# supremum over closure

###### Proof.

The theorem is clearly true for $A=\emptyset$. Thus, it will be assumed that $A\neq\emptyset$.

Since $A\subseteq\overline{A}$, we have $\displaystyle\sup_{x\in A}f(x)\leq\sup_{x\in\overline{A}}f(x)$.

Suppose first that $\displaystyle\sup_{x\in\overline{A}}f(x)=\infty$. Let $r\in\mathbb{R}$. Then there exists $x_{0}\in\overline{A}$ with $f(x_{0})\geq r+1$. Since $f$ is continuous, there exists $\delta>0$ such that, for any $x\in\mathbb{R}$ with $-\delta, we have $-1. Since $x_{0}\in\overline{A}$, there exists $x_{1}\in A$ with $-\delta. (Recall that $x\in\overline{A}$ if and only if every neighborhood   of $x$ intersects $A$.) Thus, $f(x_{1})-f(x_{0})>-1$. Therefore, $f(x_{1})>f(x_{0})-1\geq r+1-1=r$. Hence, $\displaystyle\sup_{x\in A}f(x)=\infty$.

Now suppose that $\displaystyle\sup_{x\in\overline{A}}f(x)=R$ for some $R\in\mathbb{R}$. Let $\varepsilon>0$. Then there exists $x_{2}\in\overline{A}$ with $f(x_{2})\geq R-\frac{\varepsilon}{2}$. Since $f$ is continuous, there exists $\delta^{\prime}>0$ such that, for any $x\in\mathbb{R}$ with $-\delta^{\prime}, we have $\frac{-\varepsilon}{2}. Since $x_{2}\in\overline{A}$, there exists $x_{3}\in A$ with $-\delta^{\prime}. Thus, $f(x_{3})-f(x_{2})>\frac{-\varepsilon}{2}$. Therefore, $f(x_{3})>f(x_{2})-\frac{\varepsilon}{2}\geq R-\frac{\varepsilon}{2}-\frac{% \varepsilon}{2}=R-\varepsilon$. Hence, $\displaystyle\sup_{x\in A}f(x)\geq R$.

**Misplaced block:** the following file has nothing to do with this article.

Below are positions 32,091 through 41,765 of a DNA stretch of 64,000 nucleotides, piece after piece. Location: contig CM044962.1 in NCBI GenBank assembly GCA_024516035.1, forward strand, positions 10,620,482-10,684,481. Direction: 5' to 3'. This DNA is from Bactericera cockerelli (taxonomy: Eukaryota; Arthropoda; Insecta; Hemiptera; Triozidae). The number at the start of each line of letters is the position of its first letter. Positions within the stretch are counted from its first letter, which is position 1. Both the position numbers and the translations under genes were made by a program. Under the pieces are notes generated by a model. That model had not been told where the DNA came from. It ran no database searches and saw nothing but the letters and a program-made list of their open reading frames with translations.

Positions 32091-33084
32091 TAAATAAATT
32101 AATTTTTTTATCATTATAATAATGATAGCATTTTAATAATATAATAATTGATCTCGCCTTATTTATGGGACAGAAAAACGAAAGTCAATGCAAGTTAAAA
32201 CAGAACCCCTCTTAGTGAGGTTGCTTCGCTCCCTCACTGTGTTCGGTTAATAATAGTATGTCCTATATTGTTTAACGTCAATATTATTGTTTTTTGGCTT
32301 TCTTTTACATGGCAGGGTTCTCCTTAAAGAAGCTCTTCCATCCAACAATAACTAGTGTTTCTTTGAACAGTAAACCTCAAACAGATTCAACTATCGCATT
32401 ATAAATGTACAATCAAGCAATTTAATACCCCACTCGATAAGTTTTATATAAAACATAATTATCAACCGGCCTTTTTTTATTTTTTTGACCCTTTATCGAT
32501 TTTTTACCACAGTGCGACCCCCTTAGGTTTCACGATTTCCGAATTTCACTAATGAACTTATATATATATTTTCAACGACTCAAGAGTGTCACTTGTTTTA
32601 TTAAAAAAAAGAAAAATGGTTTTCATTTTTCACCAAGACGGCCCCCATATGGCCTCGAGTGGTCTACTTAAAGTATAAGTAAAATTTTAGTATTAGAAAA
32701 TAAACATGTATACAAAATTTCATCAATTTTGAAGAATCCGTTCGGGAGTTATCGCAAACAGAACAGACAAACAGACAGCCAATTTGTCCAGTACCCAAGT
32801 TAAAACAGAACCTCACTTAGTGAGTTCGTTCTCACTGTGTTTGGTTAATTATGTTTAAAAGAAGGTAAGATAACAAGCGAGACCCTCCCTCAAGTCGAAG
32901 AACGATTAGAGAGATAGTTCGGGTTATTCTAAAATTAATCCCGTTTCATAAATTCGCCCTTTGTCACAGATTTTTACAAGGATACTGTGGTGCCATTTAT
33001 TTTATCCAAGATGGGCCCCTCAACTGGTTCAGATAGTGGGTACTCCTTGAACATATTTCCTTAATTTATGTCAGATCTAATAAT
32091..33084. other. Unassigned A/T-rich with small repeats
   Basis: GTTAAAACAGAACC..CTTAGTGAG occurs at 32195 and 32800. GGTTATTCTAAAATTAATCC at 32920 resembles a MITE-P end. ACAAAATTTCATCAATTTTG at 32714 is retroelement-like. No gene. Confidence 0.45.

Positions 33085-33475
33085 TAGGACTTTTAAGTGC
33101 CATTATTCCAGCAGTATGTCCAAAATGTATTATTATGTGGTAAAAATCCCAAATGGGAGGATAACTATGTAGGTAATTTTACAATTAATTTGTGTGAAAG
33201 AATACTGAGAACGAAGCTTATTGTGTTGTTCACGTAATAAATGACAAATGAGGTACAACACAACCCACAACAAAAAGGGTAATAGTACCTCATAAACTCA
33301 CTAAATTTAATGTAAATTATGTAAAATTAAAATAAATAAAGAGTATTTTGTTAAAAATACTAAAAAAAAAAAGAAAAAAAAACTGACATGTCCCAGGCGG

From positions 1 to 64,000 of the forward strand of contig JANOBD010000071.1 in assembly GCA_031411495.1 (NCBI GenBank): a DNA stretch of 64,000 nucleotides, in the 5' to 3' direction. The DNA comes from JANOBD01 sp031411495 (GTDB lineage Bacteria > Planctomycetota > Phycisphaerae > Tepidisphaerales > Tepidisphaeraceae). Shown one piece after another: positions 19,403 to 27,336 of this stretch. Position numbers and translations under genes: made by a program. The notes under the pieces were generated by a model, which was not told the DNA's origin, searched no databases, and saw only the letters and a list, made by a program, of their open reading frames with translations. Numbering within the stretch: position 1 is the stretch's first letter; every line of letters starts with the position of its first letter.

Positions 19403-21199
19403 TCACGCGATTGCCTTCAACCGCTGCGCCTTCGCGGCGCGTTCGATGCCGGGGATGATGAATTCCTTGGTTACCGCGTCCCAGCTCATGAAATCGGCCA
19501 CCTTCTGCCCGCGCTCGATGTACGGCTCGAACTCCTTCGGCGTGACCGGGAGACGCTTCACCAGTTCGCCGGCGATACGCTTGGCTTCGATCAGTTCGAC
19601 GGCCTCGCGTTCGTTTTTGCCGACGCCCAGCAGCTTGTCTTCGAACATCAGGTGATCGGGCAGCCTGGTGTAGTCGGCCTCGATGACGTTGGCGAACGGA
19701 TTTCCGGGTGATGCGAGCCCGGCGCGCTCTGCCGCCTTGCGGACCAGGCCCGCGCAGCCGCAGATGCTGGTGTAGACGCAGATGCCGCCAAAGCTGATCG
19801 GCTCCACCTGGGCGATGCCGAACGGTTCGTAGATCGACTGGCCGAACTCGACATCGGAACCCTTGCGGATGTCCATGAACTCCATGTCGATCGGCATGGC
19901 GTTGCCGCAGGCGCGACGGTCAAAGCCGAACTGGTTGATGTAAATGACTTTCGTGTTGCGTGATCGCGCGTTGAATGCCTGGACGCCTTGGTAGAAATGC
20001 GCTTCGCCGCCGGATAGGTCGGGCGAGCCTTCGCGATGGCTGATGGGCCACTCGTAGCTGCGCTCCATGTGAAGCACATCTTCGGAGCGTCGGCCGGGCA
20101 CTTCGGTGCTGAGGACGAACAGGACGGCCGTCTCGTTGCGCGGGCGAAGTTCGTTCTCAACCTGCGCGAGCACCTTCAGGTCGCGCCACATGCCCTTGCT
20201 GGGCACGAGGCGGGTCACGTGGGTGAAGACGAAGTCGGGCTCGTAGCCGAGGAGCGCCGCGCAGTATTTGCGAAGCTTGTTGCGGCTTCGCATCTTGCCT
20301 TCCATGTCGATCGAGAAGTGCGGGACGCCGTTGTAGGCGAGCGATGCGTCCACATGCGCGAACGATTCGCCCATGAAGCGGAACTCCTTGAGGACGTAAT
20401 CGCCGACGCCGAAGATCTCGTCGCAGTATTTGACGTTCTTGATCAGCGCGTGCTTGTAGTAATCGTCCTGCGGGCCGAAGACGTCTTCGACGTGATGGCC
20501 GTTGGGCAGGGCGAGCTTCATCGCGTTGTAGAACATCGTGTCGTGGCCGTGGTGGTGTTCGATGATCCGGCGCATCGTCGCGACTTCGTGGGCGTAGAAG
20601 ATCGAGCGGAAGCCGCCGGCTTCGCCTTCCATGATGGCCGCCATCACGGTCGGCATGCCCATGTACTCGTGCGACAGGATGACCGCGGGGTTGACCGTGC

In either case, it follows that $\displaystyle\sup_{x\in A}f(x)=\sup_{x\in\overline{A}}f(x)$. ∎

Note that this theorem also holds for continuous functions $f\colon X\to\mathbb{R}$, where $X$ is an arbitrary topological space  . To prove this fact, one would need to slightly adjust the proof supplied here.

Title supremum over closure SupremumOverClosure 2013-03-22 17:08:22 2013-03-22 17:08:22 Wkbj79 (1863) Wkbj79 (1863) 9 Wkbj79 (1863) Theorem msc 06A05 msc 26A15